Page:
• A working computer of some type – the process changes slightly depending on the operating system you’re using, but you should be able to do this with a Linux, Windows or Mac desktop computer.
  • A Voyage Linux image – The good news is, I’ve done it for you. Yep, a ready-to-go 8GB image that you can install on an 8GB (or larger) USB stick to get you started.

Step 1. Download the image

So, get started by downloading the 8GB image I’ve created for you.

Click to download the image

Save this image to your desktop.

Step 2. Install the image on your USB stick

Now you need to install it on your blank USB drive.

If your USB drive isn’t blank, that doesn’t matter, but all the information currently on it will be permanently erased, so if there’s anything on it you value, take a copy of it first!

For Windows XP, 7 and 8

1. Install physdiskwrite

physdiskwrite is a command line tool for windows that will allow you to transfer the downloaded image file onto your USB drive.

There is also a GUI option (PhysGUI) but it requires installation of the .NET framework so if you don’t want to go through that, I recommend sticking with physdiskwrite.

Download physdiskwrite from here, open the .zip file and save the .exe file to your desktop.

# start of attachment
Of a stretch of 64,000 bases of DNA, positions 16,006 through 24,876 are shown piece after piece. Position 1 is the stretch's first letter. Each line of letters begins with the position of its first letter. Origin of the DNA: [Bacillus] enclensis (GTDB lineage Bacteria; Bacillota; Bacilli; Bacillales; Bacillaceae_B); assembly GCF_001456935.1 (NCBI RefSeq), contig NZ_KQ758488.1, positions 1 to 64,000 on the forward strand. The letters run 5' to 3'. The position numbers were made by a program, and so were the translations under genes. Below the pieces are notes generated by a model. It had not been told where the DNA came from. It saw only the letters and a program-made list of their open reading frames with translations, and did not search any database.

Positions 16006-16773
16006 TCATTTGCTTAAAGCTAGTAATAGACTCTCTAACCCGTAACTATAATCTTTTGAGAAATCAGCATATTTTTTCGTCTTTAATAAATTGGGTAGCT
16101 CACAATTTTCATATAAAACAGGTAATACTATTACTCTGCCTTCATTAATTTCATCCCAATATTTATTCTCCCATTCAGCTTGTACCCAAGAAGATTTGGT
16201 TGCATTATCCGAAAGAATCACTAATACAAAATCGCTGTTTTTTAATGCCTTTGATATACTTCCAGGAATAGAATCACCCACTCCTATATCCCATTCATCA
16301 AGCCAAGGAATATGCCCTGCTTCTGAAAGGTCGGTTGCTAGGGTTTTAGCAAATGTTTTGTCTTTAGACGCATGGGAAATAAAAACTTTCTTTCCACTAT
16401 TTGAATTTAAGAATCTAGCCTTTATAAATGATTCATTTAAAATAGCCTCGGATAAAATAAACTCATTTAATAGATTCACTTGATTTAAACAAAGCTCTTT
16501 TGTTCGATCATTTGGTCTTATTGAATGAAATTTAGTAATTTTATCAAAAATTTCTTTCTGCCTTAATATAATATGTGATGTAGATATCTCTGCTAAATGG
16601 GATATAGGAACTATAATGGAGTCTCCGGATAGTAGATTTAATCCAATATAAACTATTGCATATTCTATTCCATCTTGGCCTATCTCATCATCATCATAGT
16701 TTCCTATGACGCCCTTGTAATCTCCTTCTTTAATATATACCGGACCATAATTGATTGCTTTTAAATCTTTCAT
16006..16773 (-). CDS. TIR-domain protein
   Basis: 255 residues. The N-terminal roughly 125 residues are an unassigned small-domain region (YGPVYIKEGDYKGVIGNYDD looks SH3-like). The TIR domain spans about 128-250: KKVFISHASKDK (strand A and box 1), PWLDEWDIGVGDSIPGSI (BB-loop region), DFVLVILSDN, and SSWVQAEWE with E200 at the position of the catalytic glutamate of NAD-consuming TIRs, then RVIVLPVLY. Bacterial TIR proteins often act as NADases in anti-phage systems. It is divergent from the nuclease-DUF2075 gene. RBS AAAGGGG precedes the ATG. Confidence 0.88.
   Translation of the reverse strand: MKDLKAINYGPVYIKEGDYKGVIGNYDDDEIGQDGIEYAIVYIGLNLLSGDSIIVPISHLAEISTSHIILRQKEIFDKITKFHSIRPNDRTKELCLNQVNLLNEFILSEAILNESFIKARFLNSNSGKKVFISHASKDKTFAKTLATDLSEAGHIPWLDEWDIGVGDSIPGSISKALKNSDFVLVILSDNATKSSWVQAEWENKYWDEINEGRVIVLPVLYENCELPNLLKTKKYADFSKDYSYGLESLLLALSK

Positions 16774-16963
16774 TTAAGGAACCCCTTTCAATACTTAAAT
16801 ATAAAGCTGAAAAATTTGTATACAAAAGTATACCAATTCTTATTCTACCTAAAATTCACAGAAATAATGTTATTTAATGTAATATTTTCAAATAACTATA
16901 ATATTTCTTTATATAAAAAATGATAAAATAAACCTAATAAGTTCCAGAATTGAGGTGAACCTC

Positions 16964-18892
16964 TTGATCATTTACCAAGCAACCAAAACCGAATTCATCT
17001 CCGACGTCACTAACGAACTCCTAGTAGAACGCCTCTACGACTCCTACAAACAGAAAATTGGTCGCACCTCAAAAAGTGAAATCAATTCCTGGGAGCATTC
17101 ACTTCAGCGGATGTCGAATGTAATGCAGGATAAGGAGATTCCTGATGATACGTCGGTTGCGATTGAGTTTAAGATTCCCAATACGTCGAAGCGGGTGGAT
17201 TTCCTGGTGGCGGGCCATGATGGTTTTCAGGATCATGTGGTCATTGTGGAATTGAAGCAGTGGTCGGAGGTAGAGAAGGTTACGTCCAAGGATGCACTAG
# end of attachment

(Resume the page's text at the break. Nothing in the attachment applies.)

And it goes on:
2. Run “Command Prompt”

Windows XP

Go to Start > Run

Create a bootable USB drive - Windows XP Start Run

Type “command” (without the quotes) and click OK.

Create a bootable USB drive - Windows XP Command

Windows 7/8

Go to the Windows icon on the bottom left of the screen.

Create a bootable USB drive - Windows 7 Search

In the “Search programs and files” box, type “command” (without the quotes).

Create a bootable USB drive - Windows 7 Command

Right click on the “Command Prompt” option that appears in the list of results, and click “Run as administrator”

Note: physdiskwrite works with Windows 7/8, but you must run it as an administrator, or it won’t find any disks. Simply having admin rights isn’t enough.

3. Locate the Voyage Linux image

Change directory to your desktop by typing

cd desktop [enter]

Create a bootable USB drive - Windows Command Prompt

4. Insert your USB stick